If you attempt a life goal and fail (the subject doesn’t matter), that’s your choice, and your burden. It’s your choice to try, and your knowledge that you may fail. If you should fail, you may fall back on your routine, or your savings, or the support (mental, physical, or financial) of a friend or family member, or on nothing, depending on the goal you attempted and the level of risk you deemed acceptable (or perhaps you didn’t think of the outcomes at all).
In any case you deemed the action worth the risk.
Typically, the risky ventures, of any kind, are those which stray from the norm. Some of them are good ideas which simply need acceptance or adoption. Others depend on a chain of smaller successes, or other supporting situations to enable them. Yet others were terrible ideas from the start; it’s not always easy to see the flaws at the outset.
Are those risky ventures worthwhile? Should the risk be taken?
We want to say, with clarity of hindsight — no! At least not for the obviously poor ideas.
But what makes an idea so obviously poor? Ideas have been denigrated and gone on to wild success. Others have been lauded and failed miserably. And some others meet their expectations, good or ill. It’s not so simple to know at the start whether an idea is good. Yet surely we must discard at the outset the truly insane notions — or must we? And if a project has potential, is it worth risk? Small risk? Great risk?
Open questions all, but worth turning over for anyone involved in an idea, process, product, or goal that requires an investment. Investment not necessarily just of money, but possibly time, effort, mental capital, favors owed, or other contributions.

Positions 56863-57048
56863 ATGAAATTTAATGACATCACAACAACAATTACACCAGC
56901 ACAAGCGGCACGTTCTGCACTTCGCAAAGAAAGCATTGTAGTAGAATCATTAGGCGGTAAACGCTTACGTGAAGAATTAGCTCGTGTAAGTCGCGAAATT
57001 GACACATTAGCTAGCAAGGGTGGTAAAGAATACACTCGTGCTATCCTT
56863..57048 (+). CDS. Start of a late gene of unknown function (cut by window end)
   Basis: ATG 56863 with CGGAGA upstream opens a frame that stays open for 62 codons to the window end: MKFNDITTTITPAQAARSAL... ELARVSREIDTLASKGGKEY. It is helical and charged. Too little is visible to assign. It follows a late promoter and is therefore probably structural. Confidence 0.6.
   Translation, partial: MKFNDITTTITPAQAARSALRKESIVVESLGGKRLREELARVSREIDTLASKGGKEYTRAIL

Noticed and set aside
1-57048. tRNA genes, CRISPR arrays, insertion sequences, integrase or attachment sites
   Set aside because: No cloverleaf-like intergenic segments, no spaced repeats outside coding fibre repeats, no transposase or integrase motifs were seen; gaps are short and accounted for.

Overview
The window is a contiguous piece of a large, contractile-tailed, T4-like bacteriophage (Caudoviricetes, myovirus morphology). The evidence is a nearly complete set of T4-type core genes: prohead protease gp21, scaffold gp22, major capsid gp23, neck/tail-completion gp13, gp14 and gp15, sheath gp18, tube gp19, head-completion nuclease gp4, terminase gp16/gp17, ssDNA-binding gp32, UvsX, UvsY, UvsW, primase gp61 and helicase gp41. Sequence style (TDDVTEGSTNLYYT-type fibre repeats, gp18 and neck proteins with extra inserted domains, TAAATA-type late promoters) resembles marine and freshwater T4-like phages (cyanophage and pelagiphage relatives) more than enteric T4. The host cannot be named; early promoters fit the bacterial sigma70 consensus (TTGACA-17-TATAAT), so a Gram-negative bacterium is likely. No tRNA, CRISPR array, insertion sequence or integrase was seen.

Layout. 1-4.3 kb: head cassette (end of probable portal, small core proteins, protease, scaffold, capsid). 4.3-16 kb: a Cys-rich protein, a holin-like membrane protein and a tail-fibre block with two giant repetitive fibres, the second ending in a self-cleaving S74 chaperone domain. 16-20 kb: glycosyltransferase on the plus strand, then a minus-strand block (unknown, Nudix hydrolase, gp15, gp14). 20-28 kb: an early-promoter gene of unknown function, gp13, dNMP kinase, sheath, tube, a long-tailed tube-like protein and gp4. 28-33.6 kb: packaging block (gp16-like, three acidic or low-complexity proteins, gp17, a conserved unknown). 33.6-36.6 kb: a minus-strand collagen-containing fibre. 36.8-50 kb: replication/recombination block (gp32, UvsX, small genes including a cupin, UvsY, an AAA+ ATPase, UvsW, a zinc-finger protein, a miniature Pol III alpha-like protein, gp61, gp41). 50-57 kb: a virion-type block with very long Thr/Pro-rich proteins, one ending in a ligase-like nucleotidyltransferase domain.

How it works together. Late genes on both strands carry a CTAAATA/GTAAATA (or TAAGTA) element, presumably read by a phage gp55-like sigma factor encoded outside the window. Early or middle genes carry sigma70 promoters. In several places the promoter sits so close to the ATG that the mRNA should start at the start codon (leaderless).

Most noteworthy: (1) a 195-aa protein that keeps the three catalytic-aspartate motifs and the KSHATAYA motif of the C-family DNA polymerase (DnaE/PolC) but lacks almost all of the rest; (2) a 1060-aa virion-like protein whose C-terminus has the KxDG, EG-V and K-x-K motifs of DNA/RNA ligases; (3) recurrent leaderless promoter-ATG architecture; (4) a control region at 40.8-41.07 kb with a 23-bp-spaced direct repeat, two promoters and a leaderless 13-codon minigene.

When you start a project, whether you have gotten someone to do the thing for you and are giving them something in return for it, or are doing the thing yourself and intend to sink your time and spirit into it, you weigh the risks — most likely you do this already. Are you willing to fail? With even minor risk involved, you can’t succeed if you aren’t willing to fail.
It seems silly to accept the outcome of failure, see it as the end of the path you tread, as your intent is of course to succeed. But to fail is just as likely, or perhaps more likely than success.
For some, the burning intent to succeed lets them leverage their own mentality, and by disregarding any notion of the possibility of failure, achieving a certainty that success is inevitable, they make that success a reality before long. It’s an exceptional trait, but I wonder if we don’t hear more often about those for whom it worked than those for whom it did not. I suspect, though I do not know, that this strategy is not for most.
Consider, at least, accepting the outcome of failure. Not so for the accepted reasons of learning from failure, of gaining new insight, of treasuring the journey, for these (while true) are mostly cited for the benefits of feeling better and starting anew. Accept the outcome of failure instead for providing you an invitation to risk. If you have measured failure, and know what it may be at its worst, and find it tolerable and worth the attempt, then you may jump at the risk you conceive with no fear — the bottom line is known, but the sky is the limit.